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Rory Smith and
LEEDS, England — A swath of sporting events across Britain, including the entire professional soccer schedule, were canceled in the hours after the death of Queen Elizabeth II, with most likely to remain on hiatus through the weekend as a mark of respect.
Representatives from various sporting organizations were called to a meeting with the Department of Culture, Media and Sport on Friday morning, with the government’s guidance that each sport choose its own response.
The biggest focus was on the Premier League, the world’s most popular domestic soccer competition. League officials and club executives huddled for two days trying to find the correct response to the queen’s death. It was decided that the entire round of games would be postponed, something agreed to with the lower-tier leagues and the professional women’s competition, which had been poised to start its season this weekend.
“We and our clubs would like to pay tribute to Her Majesty’s long and unwavering service to our country,” said Richard Masters, the Premier League’s chief executive. “As our longest-serving monarch, she has been an inspiration and leaves behind an incredible legacy following a life of dedication.”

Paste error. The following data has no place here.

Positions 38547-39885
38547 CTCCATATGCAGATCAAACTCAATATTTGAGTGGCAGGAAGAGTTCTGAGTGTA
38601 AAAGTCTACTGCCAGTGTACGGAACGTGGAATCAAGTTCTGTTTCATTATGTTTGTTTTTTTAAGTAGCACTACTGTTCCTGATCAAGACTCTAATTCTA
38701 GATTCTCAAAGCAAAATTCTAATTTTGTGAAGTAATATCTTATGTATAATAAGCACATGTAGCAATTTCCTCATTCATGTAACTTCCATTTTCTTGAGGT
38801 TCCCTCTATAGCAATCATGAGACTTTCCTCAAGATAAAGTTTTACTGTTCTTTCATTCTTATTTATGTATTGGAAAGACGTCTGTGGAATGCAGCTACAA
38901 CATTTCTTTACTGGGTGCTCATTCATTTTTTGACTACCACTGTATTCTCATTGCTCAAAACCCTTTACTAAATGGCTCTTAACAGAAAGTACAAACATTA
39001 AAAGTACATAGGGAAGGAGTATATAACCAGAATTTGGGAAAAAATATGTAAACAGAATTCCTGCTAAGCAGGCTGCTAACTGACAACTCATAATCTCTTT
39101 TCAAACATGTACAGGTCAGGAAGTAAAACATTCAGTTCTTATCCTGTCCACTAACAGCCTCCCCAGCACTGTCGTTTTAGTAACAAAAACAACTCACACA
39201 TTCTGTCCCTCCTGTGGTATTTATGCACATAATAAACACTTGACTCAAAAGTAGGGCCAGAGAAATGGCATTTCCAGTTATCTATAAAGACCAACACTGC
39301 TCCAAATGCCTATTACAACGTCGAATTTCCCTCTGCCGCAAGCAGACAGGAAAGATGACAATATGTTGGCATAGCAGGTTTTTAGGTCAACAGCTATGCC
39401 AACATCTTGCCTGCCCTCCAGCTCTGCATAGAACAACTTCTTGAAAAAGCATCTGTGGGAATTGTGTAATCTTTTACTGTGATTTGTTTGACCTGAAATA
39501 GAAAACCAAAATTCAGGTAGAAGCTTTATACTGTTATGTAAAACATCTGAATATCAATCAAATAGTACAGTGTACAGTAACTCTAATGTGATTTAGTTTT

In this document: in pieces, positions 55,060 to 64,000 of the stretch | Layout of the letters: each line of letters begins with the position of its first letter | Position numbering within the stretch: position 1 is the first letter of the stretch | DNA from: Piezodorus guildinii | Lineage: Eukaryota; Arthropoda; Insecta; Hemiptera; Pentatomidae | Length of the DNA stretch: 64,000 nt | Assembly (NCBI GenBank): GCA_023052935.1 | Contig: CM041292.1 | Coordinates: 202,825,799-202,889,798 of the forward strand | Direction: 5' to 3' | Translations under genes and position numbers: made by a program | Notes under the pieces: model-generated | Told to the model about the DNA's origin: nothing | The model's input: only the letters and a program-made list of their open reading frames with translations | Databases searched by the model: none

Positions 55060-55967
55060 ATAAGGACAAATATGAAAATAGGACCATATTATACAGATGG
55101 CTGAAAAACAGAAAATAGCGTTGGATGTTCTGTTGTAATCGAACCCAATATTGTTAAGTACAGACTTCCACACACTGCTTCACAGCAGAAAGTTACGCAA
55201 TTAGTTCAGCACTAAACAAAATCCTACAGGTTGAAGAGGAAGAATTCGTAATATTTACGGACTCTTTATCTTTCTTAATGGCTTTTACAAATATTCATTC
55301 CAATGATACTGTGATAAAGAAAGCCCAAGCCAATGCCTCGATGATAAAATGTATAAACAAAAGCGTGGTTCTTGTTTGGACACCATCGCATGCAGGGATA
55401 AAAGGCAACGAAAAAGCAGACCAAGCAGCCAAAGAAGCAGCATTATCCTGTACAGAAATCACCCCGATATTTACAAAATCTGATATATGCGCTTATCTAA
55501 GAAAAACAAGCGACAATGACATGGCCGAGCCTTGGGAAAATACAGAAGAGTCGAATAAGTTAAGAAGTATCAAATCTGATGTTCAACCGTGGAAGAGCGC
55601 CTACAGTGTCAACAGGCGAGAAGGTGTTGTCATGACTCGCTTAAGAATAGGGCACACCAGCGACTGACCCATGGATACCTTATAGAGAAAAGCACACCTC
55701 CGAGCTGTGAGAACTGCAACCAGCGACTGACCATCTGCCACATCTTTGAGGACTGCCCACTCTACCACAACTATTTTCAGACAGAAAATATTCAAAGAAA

Sports with events scheduled for Friday had already moved unilaterally to cancel them.
Horse racing — the sport closest to the queen’s heart — called off all of its scheduled meetings for Friday. The British Horseracing Authority is expected to make a decision on Friday on when it will resume. On Thursday, it was announced that both the second day’s play in the cricket test match between England and South Africa at the Oval, in London, and golf’s P.G.A. Championship would not take place. The Tour of Britain cycling race was canceled entirely, with three days’ racing remaining.
Soccer games did take place on Thursday, as several clubs played in continental European competitions, with players wearing black armbands and crowds observing a minute’s silence. Two fixtures in the second-tier Championship, scheduled for Friday, were postponed.
For English soccer leaders the decision to cancel the games was in part because of the need to mark the moment at the earliest opportunity. Previous precedents made finding the right answer a difficult task: Although games were canceled after the death of Diana, Princess of Wales, in 1997, games were played when the queen’s father, King George VI, died in 1952.
The leagues also face a decision on how to rearrange games scheduled to be played close to the queen’s state funeral, which is expected to be held either next weekend, or the following Monday, Sept. 19.
The postponements are likely to hit soccer the hardest, as the current season’s calendar is one of the most compressed in modern history. The league is already facing a six-week break between mid-November and December because of the World Cup in Qatar, leaving few empty slots for rearranged games.
Other sports have decided to play this weekend, including rugby and a return of the horse racing schedule. Cricket and golf events that were suspended are also expected to resume.